Outsourced (Thursdays 9:30/8:30 Central) | Under the Radar Magazine Under the Radar | Music Blog for the Indie Music Magazine
Friday, July 12th, 2024  

Outsourced (Thursdays 9:30/8:30 Central)


Sep 23, 2010 Web Exclusive
Bookmark and Share

What would convince you to just up and move to India to run an outsourced call center? Forty thousand dollars in school loans and no options. That is how Todd Dempsey (Ben Rappaport) ends up in India as manager for Mid America Novelties. This is the gist of NBC’s sitcom Outsourced, which is The Office in India—except not nearly as clever or subtle. And it makes The Office seem politically correct. In under 10 minutes, Outsourced manages to hit numerous offensive Indian stereotypes, borders on being racist, and not remotely funny. What is vaguely amusing is the Indian take on American novelties. They are bringing attention to the lowest common denominator Americans, which are also stereotyped. There is social commentary embedded in the clunky dialogue, but it is conveyed so shakily, its effect is entirely lost. The majority of the cast is Indian, or partially Indian, which begs the question, is America ready for a foreign cast when some British shows are broadcast with subtitles? If Todd is representative of the all-American male, then maybe we should all move to India. Todd has no adjustment period, embraces a staff that has nothing culturally in common with him, and he likes it. Yeah, right. Outsourced should be outsourced itself. (www.nbc.com/outsourced)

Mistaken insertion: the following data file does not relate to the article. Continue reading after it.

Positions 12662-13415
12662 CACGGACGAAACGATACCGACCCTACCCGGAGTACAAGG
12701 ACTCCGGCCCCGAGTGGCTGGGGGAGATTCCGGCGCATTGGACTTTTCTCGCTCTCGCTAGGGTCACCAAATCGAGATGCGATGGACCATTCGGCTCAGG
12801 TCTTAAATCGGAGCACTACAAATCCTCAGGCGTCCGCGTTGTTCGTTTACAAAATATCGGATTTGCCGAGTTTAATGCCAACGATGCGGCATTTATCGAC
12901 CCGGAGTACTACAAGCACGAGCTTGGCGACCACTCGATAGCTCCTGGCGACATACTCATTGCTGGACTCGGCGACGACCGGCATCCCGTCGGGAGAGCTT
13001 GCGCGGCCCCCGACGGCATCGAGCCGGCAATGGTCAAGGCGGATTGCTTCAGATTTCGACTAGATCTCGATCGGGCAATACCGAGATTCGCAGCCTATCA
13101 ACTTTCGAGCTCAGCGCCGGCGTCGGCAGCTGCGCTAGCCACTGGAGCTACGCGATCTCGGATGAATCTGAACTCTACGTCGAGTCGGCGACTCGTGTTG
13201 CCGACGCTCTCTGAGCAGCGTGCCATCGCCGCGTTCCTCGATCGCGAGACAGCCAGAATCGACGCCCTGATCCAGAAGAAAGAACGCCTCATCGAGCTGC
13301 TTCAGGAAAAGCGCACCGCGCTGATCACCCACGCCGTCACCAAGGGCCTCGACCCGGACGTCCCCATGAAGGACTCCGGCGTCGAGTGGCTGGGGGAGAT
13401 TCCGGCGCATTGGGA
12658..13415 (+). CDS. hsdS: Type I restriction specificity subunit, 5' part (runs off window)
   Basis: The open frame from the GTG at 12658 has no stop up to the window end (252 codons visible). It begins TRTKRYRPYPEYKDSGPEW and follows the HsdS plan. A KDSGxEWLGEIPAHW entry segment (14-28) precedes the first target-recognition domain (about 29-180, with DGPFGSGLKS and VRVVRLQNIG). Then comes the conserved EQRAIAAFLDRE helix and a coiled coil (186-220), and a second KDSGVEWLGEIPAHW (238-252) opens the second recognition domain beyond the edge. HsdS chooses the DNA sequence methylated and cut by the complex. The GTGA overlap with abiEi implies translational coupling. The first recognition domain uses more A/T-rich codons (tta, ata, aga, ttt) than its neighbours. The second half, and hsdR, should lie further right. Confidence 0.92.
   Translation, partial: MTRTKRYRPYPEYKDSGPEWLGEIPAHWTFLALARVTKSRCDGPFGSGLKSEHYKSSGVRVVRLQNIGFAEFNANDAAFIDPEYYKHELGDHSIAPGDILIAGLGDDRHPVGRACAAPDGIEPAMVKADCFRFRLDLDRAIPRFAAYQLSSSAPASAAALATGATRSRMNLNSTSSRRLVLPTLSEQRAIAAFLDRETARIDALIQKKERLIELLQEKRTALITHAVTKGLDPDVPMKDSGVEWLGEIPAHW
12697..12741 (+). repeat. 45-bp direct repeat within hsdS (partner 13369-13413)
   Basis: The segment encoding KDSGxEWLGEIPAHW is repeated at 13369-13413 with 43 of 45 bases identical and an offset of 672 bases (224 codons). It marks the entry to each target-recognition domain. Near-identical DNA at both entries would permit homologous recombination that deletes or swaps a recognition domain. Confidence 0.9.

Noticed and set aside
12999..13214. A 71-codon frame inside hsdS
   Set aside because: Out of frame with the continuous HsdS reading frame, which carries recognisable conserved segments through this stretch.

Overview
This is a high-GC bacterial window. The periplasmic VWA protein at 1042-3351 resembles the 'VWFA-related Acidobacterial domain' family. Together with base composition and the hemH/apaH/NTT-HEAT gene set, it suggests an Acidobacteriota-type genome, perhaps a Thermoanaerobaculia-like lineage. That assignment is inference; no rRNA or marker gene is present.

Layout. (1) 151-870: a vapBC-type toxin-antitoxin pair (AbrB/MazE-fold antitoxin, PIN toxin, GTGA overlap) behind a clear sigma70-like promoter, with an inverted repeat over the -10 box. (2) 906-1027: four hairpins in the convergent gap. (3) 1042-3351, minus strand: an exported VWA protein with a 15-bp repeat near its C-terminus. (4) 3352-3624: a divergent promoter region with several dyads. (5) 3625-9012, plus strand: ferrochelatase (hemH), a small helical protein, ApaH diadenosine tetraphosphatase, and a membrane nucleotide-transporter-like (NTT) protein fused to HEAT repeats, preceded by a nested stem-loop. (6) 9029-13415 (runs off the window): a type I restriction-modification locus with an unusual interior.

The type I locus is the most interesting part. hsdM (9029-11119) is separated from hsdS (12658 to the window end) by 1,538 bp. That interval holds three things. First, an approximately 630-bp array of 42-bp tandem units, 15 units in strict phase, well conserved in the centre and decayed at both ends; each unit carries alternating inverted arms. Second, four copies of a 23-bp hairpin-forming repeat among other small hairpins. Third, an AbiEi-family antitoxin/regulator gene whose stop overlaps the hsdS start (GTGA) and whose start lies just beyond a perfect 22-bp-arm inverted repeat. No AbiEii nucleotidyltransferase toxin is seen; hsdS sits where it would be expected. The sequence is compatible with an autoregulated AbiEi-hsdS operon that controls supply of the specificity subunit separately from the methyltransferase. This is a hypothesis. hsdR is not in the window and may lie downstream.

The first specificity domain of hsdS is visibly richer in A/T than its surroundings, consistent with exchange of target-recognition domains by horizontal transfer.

Author rating: 1/10

Rate this show
Average reader rating: 6/10


Submit your comment

Name Required

Email Required, will not be published


Remember my personal information
Notify me of follow-up comments?

Please enter the word you see in the image below:

December 11th 2010

You claim that the show “borders on being racist” and seem to be very sensitive about these issues, but then you claim that “the majority of the cast is Indian…is America ready for a foreign cast”.

If you look up the cast, they’re American, Canadian, or British… just because they’re of Indian heritage does not mean that they can’t be American. Just because they’re of Indian descend does NOT mean that they are “foreign”.

This kind of attitude is what holds many Asian (east or south) American actors back. No matter how American they are, network producers ask if they’re too “foreign”, or whether or not America can accept them.

You tried to be sensitive to racial issues, yet made an incredibly politically incorrect statement.